The Aviator

2004

Warner Bros.

Directed by Martin Scorsese

Produced by Michael Mann, Sandy Climan and Charles Evans, Jr.

Written by John Logan

THE AVIATOR doesn’t compare with past Scorsese masterpieces such as “Goodfellas” or “Taxi Driver” of course, but it’s a tremendously entertaining piece of work that is a good example of the storytelling power of Martin Scorsese. He’s very good at doing these period pieces and as he’s proved in past movies like “Gangs of New York” “The Age Of Innocence” and “The Last Temptation Of Christ” he’s wonderful at immersing us into the reality of whatever time period he’s dealing with. Nothing seems out of place and in THE AVIATOR he brings the larger-than-life quality of the 1920’s and 1930’s to brilliant life. It was a remarkable time in American history where movie stars were royalty and guys thought nothing of designing and building their own airplanes and flying around the world as the young Howard Hughes did.

As the movie begins, Howard Hughes (Leonardo DiCaprio) is hip deep filming his World War I epic “Hell’s Angels”. Howard is looked upon by Louis B Mayer and the rest of the old school Hollywood crowd as something of a crackpot dilettante. A young Texas millionaire with more money than he knows what to do with, Hughes is advised to put his money in the bank and stay out of the movie business. And indeed, Hughes’ obsession with “Hell’s Angels” borders on insanity as he holds up shooting for months waiting for the clouds to be just right and spending days and days editing miles of aerial footage. And even after the movie is done, a new thing arrives on the scene, a talking movie called “The Jazz Singer”.  Without missing a beat Hughes goes back out and reshoots the entire movie with sound.

The gamble pays off and Hughes is immediately catapulted into Hollywood superstardom, a world in which he is clearly uncomfortable but it allows him to meet some of the most beautiful woman of that day such as Jean Harlow (Gwen Stefani) Katherine Hepburn (Cate Blanchett) and Ava Gardner (Kate Beckinsale) who he romances with the same manic energy he attacks moviemaking as well as his other major love: airplanes.

Hughes designs revolutionary aircraft for commercial travel as well as military applications and one of his dreams is to build a gigantic troop and equipment transport plane called The Hercules that is made entirely out of wood and weighs 400,000 pounds. Why wood? Well, it’s being built during wartime and a plane that big would take up too much aluminum vitally needed elsewhere.  Hughes grandly envisions the plane as a ‘magnificent flying Spanish galleon’ while his advisors stand behind him making corkscrewing motions with their index fingers pointing at their temples.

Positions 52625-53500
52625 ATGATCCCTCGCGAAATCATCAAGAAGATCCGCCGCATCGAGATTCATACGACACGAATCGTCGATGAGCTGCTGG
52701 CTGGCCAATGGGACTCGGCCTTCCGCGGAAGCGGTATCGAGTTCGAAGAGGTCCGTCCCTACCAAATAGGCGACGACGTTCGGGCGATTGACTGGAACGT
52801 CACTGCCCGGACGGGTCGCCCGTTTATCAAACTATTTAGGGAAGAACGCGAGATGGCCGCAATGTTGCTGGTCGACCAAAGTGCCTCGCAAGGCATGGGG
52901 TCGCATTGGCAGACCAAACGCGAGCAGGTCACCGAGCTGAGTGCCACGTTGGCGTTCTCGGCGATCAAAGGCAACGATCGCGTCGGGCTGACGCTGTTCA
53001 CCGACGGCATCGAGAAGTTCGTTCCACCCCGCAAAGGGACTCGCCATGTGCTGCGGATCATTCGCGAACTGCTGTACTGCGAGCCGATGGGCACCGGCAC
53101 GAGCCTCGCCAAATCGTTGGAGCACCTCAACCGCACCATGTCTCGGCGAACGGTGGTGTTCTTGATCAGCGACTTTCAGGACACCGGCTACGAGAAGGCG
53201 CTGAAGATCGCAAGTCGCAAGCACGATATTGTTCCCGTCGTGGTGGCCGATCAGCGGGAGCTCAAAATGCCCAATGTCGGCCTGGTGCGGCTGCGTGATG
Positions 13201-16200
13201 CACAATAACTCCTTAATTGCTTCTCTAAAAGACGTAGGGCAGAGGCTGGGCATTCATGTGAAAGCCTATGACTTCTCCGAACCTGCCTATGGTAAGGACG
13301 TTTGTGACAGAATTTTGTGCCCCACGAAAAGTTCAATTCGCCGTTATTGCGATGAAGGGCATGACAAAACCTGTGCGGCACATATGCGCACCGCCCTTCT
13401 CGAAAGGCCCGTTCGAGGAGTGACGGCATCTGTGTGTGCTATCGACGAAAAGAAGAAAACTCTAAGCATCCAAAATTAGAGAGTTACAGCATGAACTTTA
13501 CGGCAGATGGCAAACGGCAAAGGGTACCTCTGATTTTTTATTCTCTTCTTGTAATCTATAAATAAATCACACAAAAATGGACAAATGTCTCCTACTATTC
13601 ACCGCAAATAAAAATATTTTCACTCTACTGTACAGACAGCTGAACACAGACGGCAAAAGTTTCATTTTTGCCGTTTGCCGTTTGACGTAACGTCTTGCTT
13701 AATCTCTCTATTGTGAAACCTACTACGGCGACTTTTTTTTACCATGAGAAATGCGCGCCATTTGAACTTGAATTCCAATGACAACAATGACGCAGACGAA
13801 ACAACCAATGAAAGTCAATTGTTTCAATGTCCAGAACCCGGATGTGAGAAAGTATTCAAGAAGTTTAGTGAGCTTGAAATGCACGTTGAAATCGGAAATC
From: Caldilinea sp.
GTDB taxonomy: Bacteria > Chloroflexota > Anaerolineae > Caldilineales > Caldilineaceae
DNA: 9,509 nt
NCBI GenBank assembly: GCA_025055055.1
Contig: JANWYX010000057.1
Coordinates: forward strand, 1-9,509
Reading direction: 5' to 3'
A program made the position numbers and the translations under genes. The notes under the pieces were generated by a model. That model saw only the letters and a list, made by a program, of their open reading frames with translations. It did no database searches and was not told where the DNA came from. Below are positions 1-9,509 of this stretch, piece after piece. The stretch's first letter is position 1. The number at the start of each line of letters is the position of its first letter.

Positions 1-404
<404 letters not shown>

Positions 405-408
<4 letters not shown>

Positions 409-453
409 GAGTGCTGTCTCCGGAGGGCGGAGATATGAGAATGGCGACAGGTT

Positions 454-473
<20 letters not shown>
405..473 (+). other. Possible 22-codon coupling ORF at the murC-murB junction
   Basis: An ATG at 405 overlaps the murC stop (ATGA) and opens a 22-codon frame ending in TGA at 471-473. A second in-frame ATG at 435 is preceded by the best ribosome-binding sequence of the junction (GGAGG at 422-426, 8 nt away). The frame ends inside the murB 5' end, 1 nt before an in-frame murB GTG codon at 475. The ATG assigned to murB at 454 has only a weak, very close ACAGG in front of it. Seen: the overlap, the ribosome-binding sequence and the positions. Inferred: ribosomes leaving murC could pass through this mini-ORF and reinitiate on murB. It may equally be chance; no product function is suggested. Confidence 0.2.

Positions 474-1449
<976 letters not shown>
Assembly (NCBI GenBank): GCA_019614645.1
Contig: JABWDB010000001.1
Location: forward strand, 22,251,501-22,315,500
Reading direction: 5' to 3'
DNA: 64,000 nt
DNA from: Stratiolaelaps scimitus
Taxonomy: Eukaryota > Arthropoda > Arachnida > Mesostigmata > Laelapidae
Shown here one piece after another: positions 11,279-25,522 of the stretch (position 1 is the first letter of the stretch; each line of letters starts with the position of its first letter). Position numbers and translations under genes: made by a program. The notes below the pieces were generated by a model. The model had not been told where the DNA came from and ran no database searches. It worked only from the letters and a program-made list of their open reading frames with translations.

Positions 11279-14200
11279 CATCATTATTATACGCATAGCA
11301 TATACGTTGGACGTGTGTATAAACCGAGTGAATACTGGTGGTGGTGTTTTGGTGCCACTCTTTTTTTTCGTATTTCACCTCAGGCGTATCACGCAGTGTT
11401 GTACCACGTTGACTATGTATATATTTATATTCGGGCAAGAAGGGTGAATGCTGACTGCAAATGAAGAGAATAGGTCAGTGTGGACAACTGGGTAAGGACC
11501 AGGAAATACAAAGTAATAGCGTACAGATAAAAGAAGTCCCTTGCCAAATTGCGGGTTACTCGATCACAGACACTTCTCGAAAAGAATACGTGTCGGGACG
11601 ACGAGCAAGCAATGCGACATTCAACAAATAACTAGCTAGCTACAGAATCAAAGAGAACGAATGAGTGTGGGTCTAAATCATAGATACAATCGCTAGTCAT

But in the meantime Hughes keeps himself busy breaking every existing aviation record on the books, buys controlling stock in TWA, has public and private battles with his main competitor Pan Am president Juan Trippe (Alec Baldwin) and his paid for pet politician Senator Ralph Owen Brewster (Alan Alda). But there’s a darker battle being waged inside of the brilliant eccentric as his minor quirks, phobias and compulsive acts grow more and more pronounced and increasingly stranger, threatening his sanity as he is called before a Congressional hearing to face charges of war profiteering.

A lot of what makes THE AVIATOR so enjoyable is Scorsese focusing on the young Howard Hughes during his days as a daredevil pilot/businessman/playboy/adventurer/filmmaker. I only knew of Howard Hughes from his later years when he was reclusive and hid out in his Las Vegas penthouse, rarely seen by anybody until his death and knew very little about his early years. One thing THE AVIATOR did is spark an interest in me about the early days of Howard Hughes and I did do some reading about him, as I had no idea of the tremendous influence Hughes had on modern day aviation. If the movie can be believed (and I take my movie biopics with a big grain of salt) it was Howard Hughes who first conceived of non-stop coast-to-coast flights and commercial overseas flights.